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Using the Library

Search MRU Library

Things to remember when using Library Search:

  1. Sign in to save searches, items, and to request materials.

  2. Use the pin icon to save books and articles. 

  3. Use the filters on the right. You will use Availability, Resource Type, and Date filters most often.

  4. Some items won't be available. You can request unavailable items using interlibrary loan.

  5. When viewing an item record, scroll down to the Get It or Full-Text section to get the item.

  6. Use the Virtual Browse when viewing a record of a print book to see books on the same topic

Search Operators

You can add search operators to a search to combine or omit different terms by telling the search engine exactly what you want. This can help you save some time (and frustration!)

  • Use quotation marks to keep phrases together.

    • For example, "scholarship of teaching and learning"

  • Use AND to combine search terms.

    • For example, biology AND teaching AND undergraduate

  • Use OR to connect two or more similar terms.

    • For example, "SoTL" OR "scholarship of teaching and learning"

  • Use NOT to omit unwanted results.

    • For example, "curriculum design" AND undergraduate NOT "K-12"

  • Use wild cards to substitute a letter or suffix with a symbol.

    • For example, technolog*

Helpful Search Operators to Use in Google Scholar

Google Scholar's Advanced Search is found by clicking the menu icon in the top left.

You can also add search operators to Google Scholar searches to build your own custom advanced searches in similar ways to LibrarySearch:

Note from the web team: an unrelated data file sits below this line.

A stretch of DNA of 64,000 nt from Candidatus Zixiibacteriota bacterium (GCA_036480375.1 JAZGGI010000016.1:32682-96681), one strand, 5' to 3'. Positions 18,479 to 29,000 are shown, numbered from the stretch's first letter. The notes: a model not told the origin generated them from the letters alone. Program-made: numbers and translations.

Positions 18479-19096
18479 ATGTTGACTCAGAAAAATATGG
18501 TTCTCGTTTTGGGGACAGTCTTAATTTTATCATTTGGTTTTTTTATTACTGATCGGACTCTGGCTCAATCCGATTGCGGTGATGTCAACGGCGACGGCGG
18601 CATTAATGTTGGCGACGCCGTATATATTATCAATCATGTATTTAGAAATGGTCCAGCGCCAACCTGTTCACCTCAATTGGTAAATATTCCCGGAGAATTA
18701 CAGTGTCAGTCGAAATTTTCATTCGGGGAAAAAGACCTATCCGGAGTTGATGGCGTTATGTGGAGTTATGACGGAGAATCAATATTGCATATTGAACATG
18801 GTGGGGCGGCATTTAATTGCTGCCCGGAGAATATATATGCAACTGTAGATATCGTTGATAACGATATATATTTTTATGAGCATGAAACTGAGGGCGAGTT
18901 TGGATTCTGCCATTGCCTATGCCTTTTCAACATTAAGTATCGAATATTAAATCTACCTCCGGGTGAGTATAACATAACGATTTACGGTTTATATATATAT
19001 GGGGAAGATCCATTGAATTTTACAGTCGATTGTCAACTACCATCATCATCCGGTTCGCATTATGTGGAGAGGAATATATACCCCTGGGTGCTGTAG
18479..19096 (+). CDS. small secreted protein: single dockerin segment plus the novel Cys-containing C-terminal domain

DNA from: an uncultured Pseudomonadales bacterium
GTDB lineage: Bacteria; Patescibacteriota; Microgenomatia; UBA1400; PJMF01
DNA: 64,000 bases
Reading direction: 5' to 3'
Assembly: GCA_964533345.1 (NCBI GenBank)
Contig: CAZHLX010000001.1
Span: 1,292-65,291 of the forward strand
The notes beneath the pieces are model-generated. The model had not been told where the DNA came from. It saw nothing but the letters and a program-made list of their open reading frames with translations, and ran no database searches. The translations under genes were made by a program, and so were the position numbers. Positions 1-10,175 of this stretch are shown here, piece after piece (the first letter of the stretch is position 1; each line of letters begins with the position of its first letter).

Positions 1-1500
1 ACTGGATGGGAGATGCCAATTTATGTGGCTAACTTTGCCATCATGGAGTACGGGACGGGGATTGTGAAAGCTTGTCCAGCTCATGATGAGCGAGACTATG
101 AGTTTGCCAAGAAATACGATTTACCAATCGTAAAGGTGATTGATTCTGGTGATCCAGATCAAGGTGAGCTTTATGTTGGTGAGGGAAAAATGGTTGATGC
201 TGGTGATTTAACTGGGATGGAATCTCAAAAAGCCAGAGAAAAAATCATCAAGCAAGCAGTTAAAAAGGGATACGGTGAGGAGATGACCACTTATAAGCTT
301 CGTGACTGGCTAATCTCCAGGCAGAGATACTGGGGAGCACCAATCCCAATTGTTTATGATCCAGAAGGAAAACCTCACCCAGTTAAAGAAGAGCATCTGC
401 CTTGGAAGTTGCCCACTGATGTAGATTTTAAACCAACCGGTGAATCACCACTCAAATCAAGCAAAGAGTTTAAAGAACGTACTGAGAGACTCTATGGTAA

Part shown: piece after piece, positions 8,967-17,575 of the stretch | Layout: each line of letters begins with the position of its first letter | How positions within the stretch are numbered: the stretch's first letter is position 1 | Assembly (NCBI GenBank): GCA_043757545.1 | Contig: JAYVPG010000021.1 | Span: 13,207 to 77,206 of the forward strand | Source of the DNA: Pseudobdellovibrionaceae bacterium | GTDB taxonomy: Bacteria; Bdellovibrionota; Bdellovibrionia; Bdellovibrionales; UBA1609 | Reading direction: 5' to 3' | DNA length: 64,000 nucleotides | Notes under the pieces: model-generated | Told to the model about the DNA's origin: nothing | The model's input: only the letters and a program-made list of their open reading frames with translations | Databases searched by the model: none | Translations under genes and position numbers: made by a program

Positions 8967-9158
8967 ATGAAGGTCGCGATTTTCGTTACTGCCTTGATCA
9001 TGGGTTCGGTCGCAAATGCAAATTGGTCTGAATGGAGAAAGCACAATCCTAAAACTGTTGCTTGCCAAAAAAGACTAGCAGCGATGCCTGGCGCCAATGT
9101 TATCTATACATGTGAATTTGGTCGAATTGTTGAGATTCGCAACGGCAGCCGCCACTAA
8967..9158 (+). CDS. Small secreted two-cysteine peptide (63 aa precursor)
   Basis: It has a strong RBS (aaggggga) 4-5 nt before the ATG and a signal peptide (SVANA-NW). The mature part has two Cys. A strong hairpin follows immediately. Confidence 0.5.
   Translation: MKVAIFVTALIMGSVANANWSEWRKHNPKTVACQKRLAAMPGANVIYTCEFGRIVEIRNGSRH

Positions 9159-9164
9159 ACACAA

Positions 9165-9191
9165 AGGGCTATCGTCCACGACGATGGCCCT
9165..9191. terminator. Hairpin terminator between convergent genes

• Use quotation marks to keep specific phrases together:

    • "students as partners"

  • Avoid using AND to combine search terms with Google Scholar, as the search engine automatically creates ANDs between concepts and sometimes adding an additional AND can confuse the search syntax.

  • Use OR to connect two or more similar terms:

    • "SoTL" OR "scholarship of teaching and learning"

  • Use wild cards to substitute a letter or suffix with a symbol:

    • ethic* (in this example, the search ethic* will search for records that contain strings such as ethics, ethical, and ethically)

  • Use intitle: to limit your search to search terms only appearing in the title of a resource:

    •  intitle:"students as partners"

  • Use filetype: to specify the type of file you would like to retrieve in your results:

    • filetype:pdf

  • Use site: to limit your search to specific web domains:



  • Combine operators to power search!

    • intitle:"SoTL" OR "scholarship of teaching and learning" "students as partners" ethic*

The University of Leeds Library breaks down the steps of how to refine your search very nicely.


University of Waterloo Library provides an extensive list of possible search terms to apply

Tips from a personal hero  - “SoTL is a strawberry field, and we need to look within a variety of patches" (MacMillan, 2016).  Try to think about your topic and possible terms by grouping them by phenomenon, population, methods & discipline.  

Example Question #1

What are strategies in assessing how a course assignment with a student activism component changes student's views on civic engagement?

  • "social activism" AND "course assignment" AND assessment
  • "civic engagement" AND "teaching and learning"    *(tip - I add terms like SoTL, Hutchings, etc, to ensure I am getting SoTL literature)
  • "letter writing" AND activism AND "course assignment" AND "academic performance"
  • "letter writing" AND activism AND likert AND teaching  *(add different assessment tools/methods to your search - eg: survey, qualitative interviews).

Example Question #2

What are Chemistry professor's perceptions of undergraduate student learning and retention?

  • chemistry AND "student learning" AND (faculty OR professors)
  • Chemistry AND "faculty perceptions" AND "student learning" AND STEM
  • interviews AND "chemistry professors" AND "student learning" 

SoTL Journals by Discipline